This is a discussion on Re: OpenSSH PKCS#11merge - openssh ; Hello, Thank you so much for the input! I was unaware that the agent can call these functions. However, I believe that it is somewhat confusing to introduce a passphrase dialog for ok/cancel input... I released a new version of ...
Thank you so much for the input!
I was unaware that the agent can call these functions.
However, I believe that it is somewhat confusing to introduce a
passphrase dialog for ok/cancel input...
I released a new version of my patch:
This version uses the ssh-askpass interface.
I also splitted the patches so it will be clear what goes to where and why.
Available for OpenSSH and Portable OpenSSH versions, and X.509 functionality.
I will appreciate any more comments you or anyone else may have!
On 1/8/08, Peter Stuge
> On Sat, Sep 29, 2007 at 06:38:57PM +0200, Alon Bar-Lev wrote:
> > > You mentioned extending the agent protocol. Can you expand on
> > > that a little? Is it really neccessary?
> So my point here is that the agent is the only process that can be
> trusted to communicated with the user. ssh-add and others that are
> talking to the agent may be running somewhere else and may be
> compromised. The agent should always have final say.
> Compare with how ssh-add -c is implemented. Look for the confirm flag
> in ssh-agent.c.
> > > Can't the agent figure out when it needs help from the user just
> > > from how it is being used without actually being instructed by
> > > anyone?
> By this I mean that the agent is already able to determine when user
> input is required. And there is also an existing mechanism in place
> in ssh-agent for acquiring user input.
> > This is the major change all smartcard components requires, there
> > are some opened issues in bugzilla regarding this.
> Which ones do you mean? Please point them out.
> > Smartcards are dynamic in nature unlike file based keys, smartcards
> > can be removed and inserted by the users, also the session between
> > the application and the smartcard is sometime time limited.
> ssh-agent already handles limitied lifetime for file based keys. I
> think that code can be reused.
> > There are two kinds of user prompts that an smartcard enabled
> > application needs to have:
> > 1. Token prompt - When key should be used but the hardware device
> > is not available the application should prompt the user to insert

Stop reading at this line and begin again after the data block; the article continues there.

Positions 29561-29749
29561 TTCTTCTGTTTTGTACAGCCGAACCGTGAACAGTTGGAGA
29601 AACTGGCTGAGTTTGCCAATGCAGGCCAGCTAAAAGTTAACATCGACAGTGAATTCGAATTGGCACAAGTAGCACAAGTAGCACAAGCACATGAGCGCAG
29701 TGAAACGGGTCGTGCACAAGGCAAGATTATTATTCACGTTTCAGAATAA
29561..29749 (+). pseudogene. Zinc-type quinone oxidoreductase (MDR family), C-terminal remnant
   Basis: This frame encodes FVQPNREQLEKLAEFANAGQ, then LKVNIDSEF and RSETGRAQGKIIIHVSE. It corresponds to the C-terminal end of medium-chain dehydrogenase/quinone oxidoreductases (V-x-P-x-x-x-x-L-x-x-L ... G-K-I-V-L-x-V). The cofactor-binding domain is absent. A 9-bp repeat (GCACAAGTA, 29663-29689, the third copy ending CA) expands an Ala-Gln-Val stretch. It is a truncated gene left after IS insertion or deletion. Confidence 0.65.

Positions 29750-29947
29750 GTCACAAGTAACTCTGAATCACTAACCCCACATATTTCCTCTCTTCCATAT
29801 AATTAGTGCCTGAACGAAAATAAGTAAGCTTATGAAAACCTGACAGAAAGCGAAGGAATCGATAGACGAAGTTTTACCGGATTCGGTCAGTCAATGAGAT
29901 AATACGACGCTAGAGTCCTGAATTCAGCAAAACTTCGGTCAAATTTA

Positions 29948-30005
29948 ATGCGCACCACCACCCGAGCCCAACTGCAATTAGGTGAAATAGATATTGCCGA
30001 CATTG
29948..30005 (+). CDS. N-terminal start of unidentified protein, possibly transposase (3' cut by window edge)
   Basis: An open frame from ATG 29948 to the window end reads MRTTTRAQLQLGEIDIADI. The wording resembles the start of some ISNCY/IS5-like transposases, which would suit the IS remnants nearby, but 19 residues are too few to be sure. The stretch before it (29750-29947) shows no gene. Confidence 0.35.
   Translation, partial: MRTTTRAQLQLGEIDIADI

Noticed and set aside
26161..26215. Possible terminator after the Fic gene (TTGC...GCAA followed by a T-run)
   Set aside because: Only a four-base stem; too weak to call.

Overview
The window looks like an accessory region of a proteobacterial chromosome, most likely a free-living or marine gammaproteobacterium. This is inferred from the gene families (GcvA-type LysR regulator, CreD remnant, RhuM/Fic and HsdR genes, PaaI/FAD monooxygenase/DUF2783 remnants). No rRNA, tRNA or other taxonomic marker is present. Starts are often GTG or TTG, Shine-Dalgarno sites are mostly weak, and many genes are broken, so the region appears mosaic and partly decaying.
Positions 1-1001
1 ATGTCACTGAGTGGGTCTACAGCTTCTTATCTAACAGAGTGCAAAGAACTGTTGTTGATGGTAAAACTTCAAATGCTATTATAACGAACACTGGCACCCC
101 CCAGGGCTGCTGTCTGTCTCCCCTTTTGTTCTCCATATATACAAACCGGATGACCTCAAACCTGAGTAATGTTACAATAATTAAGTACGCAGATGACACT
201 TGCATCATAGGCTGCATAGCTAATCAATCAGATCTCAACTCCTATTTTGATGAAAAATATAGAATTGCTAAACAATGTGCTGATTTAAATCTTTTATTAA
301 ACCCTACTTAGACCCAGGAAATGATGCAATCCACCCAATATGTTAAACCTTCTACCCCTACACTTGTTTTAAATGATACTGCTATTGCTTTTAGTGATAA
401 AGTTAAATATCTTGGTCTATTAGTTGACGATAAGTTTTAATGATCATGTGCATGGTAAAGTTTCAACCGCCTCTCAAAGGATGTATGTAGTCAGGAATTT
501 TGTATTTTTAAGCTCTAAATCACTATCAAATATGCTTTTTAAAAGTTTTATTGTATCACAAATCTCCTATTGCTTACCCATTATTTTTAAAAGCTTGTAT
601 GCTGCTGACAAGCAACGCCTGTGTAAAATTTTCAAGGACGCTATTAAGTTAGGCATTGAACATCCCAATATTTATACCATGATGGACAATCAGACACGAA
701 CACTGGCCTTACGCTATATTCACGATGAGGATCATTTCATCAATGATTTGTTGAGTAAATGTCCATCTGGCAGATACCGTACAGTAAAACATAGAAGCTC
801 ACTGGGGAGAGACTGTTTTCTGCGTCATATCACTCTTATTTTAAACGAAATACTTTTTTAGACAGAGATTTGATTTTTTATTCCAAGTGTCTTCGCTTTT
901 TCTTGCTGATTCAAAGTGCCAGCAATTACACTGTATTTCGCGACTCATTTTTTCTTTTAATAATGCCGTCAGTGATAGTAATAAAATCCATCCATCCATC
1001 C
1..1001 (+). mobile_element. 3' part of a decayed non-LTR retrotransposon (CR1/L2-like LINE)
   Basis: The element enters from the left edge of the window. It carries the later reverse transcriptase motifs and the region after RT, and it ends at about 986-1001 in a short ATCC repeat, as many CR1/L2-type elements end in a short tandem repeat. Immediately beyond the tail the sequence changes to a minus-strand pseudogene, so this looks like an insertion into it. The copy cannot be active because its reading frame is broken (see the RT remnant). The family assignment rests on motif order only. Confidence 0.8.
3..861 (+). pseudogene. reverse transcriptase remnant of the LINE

> > his token.
> Certainly. I think this should be a prompt just like the one for keys
> added with the confirmation constraint.
> > This is very important when re-negotiation is performed, as users
> > don't expect session disconnect because their token is not
> > available.
> Hm, which re-negotiation do you mean? AFAIK the user's key is never
> used once authenticated between SSH client and server is completed.
> Rekeying etc only deals with session keys, right?
> > 2. Passphrase prompt - Private key is used first time on session,
> > may be triggered when:
> > a. A new session is created.
> > b. Card was removed and inserted, this actually forces application
> > to create a new session.
> > c. Provider forces session duration timeout, this also forces
> > application to create a new session.
> Yup. I think simply calling read_passphrase() in ssh-agent.c is the
> best way to do this.
> > Because I did not wanted to touch more than I needed, I currently
> > implemented these callbacks using external program the ssh-agent
> > execute when needed.
> No need for the prompt_prog stuff, see the mechanism in readpass.c.
> > But a much cleaner solution would be modifying the ssh-agent
> > protocol so that it inform the forground application to perform the
> > prompt.
> Thing is, we do not want the agent to proxy information from the
> network to tokens. The agent should read this information directly
> from the user.
> > BTW: I don't understood why ssh does not execute ssh-agent
> > internally if one is not available... GnuPG does this and it seems
> > to minimize code duplication...
> Probably because the agent causes a considerable change in behavior
> when agent forwarding is enabled.
> Forcing an agent whenever someone uses a key to authenticate would be
> a regression IMO. I like the fact that the agent is optional and
> distinct from agent forwarding.
> openssh-unix-dev mailing list
openssh-unix-dev mailing list